Q: I was recently diagnosed with PCOS and heard that some people manage it through a low-carb diet. Is that true, and should I try it?
A: The short answer: not necessarily. But first, let’s take a step back.
Polycystic Ovarian Syndrome, or PCOS, is a hormone disorder that’s estimated to affect between one in 10 and one in 20 women of childbearing age, depending on how the disorder is diagnosed and what country is analyzed.
When hormone levels become disordered, the hormone insulin rises beyond healthy levels. This then stimulates the production of male sex hormones, which occur naturally in all women but rise too high in women with PCOS. This can interfere with other hormones in the body that regulate everything from ovulation and conception to hunger and weight gain.
These irregular hormone levels manifest themselves in symptoms that range from irregular periods to acne to excess hair on the face, chest, and back, insulin resistance and little cysts on the ovaries (hence, the name), although you don’t have to have all the symptoms to be diagnosed with the condition.
PCOS is the most common cause of infertility in women, because it interrupts ovulation or makes it so erratic that couples can’t accurately time intercourse to a woman’s most fertile week. Because of its association with elevated insulin levels, PCOS is associated with increased risk of obesity, diabetes and cardiovascular disease.
Researchers aren’t sure which order of events happens first: For example, higher fat stores in an obese person lead to elevated levels of insulin and insulin resistance, so perhaps weight gain leads to PCOS. On the other hand, wacky hormone levels could be messing with hunger cues, which lead women to eat more and gain weight, so perhaps PCOS leads to weight gain. To complicate matters further, there is a small segment of women with PCOS who are of normal weight. What is known, however, is that the condition tends to run in families and has been called a “cousin” of diabetes, but not all women with prediabetes or diabetes has PCOS; instead, more than 50 percent of women with PCOS will be diagnosed with either diabetes or pre-diabetes before the age of 40.
For most women with PCOS, the first-line treatment for the condition is weight loss. Even losing just five to ten percent of one’s weight could help reverse some of the symptoms, but women with PCOS have a harder time losing weight than most. There’s even some evidence that PCOS causes increased hunger pangs, which leads to more eating and more weight gain.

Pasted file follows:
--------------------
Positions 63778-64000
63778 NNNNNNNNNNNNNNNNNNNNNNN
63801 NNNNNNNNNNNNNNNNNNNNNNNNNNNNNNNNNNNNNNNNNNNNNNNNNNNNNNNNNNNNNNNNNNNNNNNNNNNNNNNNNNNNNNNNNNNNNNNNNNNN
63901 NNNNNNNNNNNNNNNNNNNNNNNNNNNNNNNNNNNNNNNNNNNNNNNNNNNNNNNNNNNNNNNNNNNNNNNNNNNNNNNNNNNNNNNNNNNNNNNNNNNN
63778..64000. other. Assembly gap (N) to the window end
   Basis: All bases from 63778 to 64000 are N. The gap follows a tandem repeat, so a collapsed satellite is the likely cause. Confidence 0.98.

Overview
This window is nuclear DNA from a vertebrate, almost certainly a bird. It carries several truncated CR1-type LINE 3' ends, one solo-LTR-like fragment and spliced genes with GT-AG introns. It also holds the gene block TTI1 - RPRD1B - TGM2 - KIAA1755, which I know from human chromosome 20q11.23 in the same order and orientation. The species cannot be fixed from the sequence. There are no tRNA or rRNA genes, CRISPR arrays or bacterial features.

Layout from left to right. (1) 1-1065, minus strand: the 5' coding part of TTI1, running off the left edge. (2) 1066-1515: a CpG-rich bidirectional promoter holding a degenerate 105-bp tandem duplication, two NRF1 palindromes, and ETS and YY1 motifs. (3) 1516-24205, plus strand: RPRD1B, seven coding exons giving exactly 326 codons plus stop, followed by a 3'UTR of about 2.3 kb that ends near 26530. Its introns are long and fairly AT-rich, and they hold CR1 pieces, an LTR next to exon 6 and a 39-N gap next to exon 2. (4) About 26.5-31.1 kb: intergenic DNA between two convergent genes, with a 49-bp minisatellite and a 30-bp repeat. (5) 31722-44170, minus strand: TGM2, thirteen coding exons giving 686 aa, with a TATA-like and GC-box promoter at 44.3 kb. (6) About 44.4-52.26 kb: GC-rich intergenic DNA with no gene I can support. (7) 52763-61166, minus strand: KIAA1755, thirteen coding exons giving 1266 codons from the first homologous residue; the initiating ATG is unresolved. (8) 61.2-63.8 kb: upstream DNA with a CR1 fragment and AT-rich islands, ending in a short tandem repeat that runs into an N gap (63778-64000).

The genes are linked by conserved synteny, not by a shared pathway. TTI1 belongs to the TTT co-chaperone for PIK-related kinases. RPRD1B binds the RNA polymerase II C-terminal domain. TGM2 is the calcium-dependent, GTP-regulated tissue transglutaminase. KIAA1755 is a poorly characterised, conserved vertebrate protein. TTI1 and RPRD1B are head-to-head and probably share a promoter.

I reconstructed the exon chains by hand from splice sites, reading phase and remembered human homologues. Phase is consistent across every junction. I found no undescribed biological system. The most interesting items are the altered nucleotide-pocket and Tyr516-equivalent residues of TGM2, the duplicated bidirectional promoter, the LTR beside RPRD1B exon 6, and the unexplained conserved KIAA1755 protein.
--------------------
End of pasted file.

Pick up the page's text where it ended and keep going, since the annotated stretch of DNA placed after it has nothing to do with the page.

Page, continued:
Ultrasound showing typical ovarian cysts during Polycystic Ovarian Syndrome (PCOS).
Which brings us to diet. Because the hormone disorder involves elevated insulin levels, researchers have suspected that cutting down on the sugars in dessert, starchy vegetables, carbs and dairy could help mitigate the effects of the hormone condition — and in fact, many women say that a low-carb diet has indeed worked to help them lose weight. But when it comes to a consensus about a low-carb diet for PCOS, the research isn’t definitive. Contrary to some of the advice doled out, there is no conclusive evidence that the condition can be controlled by following a single diet — in particular, the low-carb, high-protein diet touted by some PCOS clinicians.
In a 2013 review of five studies that enrolled 137 participants in total, research dietitian and PCOS expert Lisa Moran, Ph.D. of the University of Adelaide and Monash University found that it didn’t matter which diet women undertook to control their PCOS. As long as women lost weight, their PCOS symptoms improved.
“Different approaches have been studied in clinical trials, including higher protein, lower carbohydrate, higher unsaturated fat or lower glycemic index,” Moran told The Huffington Post. “The majority of evidence indicates no differences between dietary approaches, although some small trials report benefits of a low glycemic index/glycemic load approach or increasing omega 3 fatty acid intake.”
In other words, aside from perhaps some preliminary evidence that eating a low glycemic diet, which is an eating plan that emphasizes foods that don’t raise blood sugar levels, may help symptoms, any healthy diet that helps you lose weight is the right one to help control PCOS. Moran recommends that women who want to alleviate their PCOS symptoms visit a nutrition professional to help come up with a diet tailored to specific dietary needs and cultural preferences in order to build a longterm, healthy lifestyle.